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Thread: kerosene fire, help me put it out!

  1. #1
    Why is a raven like a writing desk? The Lonely One's Avatar
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    kerosene fire, help me put it out!

    How would one extinguish a growing kerosene fire (say, when a hurricane lamp is spilled on a carpet)? What is the effect of water?--I'm hoping it doesn't work very well b/c my character is about to try it.

    Then he's going to try and stomp it with a twisted ankle, catching his pant leg--ouch!

    When and if neither of these things work, what household item would do the trick?
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    cereal killer Palmfrond's Avatar
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    Smother it with a blanket, throw a whole bunch of flour on it, cover with a metal washtub.

  3. #3
    Why is a raven like a writing desk? The Lonely One's Avatar
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    Quote Originally Posted by Palmfrond View Post
    Smother it with a blanket, throw a whole bunch of flour on it, cover with a metal washtub.
    Thanks! What about a dry-agent fire extinguisher? And would water spread or scatter the fire (I'm hoping)?
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    cereal killer Palmfrond's Avatar
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    Water doesn't work well for flaming liquids, as you suspect. If you have a type C fire extinguisher, by all means, start there! I was looking for something low-tech, assuming that someplace lit by a kerosene lamp was either in the past or as least way out in the woods.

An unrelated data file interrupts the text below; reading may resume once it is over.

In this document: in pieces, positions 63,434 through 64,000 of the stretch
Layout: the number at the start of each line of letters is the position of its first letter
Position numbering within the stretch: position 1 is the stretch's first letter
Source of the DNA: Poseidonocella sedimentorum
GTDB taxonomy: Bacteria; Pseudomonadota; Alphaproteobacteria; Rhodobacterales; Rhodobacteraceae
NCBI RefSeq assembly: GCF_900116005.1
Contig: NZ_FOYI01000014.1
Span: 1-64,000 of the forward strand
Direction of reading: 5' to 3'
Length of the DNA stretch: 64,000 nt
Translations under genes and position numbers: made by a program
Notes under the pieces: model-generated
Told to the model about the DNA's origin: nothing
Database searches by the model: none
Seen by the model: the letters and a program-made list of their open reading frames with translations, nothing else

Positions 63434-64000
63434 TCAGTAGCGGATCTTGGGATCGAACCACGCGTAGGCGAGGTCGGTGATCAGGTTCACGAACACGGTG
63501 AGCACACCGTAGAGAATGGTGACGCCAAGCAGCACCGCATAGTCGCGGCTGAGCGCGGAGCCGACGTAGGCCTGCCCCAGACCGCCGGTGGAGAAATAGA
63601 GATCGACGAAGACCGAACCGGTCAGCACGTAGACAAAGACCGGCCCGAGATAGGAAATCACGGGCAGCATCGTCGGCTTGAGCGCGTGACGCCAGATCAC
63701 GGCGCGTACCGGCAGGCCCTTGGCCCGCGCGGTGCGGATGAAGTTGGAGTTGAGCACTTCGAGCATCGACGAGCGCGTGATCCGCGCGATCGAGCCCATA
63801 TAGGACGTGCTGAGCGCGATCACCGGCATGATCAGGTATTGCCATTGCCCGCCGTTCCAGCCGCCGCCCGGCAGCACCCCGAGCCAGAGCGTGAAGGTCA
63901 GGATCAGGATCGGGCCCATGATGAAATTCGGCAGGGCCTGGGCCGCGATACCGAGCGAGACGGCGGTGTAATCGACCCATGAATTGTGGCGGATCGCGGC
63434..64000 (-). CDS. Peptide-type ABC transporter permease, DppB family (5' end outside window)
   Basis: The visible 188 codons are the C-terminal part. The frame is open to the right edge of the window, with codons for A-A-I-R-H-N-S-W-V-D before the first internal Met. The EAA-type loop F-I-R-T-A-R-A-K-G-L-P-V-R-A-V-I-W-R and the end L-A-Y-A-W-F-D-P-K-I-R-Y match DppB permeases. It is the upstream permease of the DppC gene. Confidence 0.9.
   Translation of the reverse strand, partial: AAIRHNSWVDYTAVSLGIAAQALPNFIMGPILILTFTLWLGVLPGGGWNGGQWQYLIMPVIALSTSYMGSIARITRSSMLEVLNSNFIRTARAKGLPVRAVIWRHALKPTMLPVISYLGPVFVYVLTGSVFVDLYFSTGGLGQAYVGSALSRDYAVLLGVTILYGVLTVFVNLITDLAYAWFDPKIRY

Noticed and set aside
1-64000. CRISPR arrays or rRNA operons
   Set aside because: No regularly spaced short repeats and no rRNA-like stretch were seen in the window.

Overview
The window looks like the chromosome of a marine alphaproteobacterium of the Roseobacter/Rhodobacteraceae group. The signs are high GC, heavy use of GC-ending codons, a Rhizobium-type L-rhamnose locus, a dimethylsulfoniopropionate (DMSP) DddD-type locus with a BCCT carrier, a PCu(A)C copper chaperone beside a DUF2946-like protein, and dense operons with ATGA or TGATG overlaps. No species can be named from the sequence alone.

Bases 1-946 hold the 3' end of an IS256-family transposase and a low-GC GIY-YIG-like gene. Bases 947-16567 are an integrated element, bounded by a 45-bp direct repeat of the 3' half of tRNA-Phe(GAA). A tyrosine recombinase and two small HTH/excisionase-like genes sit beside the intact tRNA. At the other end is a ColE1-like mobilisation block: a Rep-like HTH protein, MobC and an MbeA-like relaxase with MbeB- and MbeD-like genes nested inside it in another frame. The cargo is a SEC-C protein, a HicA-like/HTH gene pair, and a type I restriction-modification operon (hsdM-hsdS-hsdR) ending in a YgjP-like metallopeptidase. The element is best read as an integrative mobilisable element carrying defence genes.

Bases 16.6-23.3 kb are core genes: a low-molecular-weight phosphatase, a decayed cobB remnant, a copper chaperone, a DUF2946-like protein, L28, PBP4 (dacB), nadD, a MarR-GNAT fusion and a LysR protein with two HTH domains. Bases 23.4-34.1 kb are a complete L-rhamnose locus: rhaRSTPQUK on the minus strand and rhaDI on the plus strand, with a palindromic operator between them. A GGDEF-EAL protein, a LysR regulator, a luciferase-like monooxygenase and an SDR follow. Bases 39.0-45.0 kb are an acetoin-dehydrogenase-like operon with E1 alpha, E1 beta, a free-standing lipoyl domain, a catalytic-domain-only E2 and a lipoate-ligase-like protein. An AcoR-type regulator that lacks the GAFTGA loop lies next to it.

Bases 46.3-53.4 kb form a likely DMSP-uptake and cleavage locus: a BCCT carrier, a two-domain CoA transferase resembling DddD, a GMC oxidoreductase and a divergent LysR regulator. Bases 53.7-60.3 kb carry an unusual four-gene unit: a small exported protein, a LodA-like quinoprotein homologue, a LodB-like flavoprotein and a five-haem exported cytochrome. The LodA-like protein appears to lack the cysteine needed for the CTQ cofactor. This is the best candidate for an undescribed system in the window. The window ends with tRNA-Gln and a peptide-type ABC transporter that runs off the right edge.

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    Rewriting My Destiny Cyia's Avatar
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    Usually water will make any oil based fire "pop" - causing it to spread. The blanket would work to smother it or beat it out. Flour works great if you're near the kitchen. Pot lids work, too.

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    Why is a raven like a writing desk? The Lonely One's Avatar
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    Thanks again; power's out and the flashlight died.
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    "There is no language without deceit." -Italo Calvino, Invisible Cities

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    Rewriting My Destiny Cyia's Avatar
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    You can also knock a potted plant over onto it as the dirt will smother the flames.

  8. #8
    Memorial Day Weekend SuperModerator alleycat's Avatar
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    You might want to check about using flour to put out a fire. I'm no expert by any means but I think I've heard that that's a no-no. Use baking soda, but not flour.



  9. #9
    Feeling lucky, Query? jclarkdawe's Avatar
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    Quote Originally Posted by The Lonely One View Post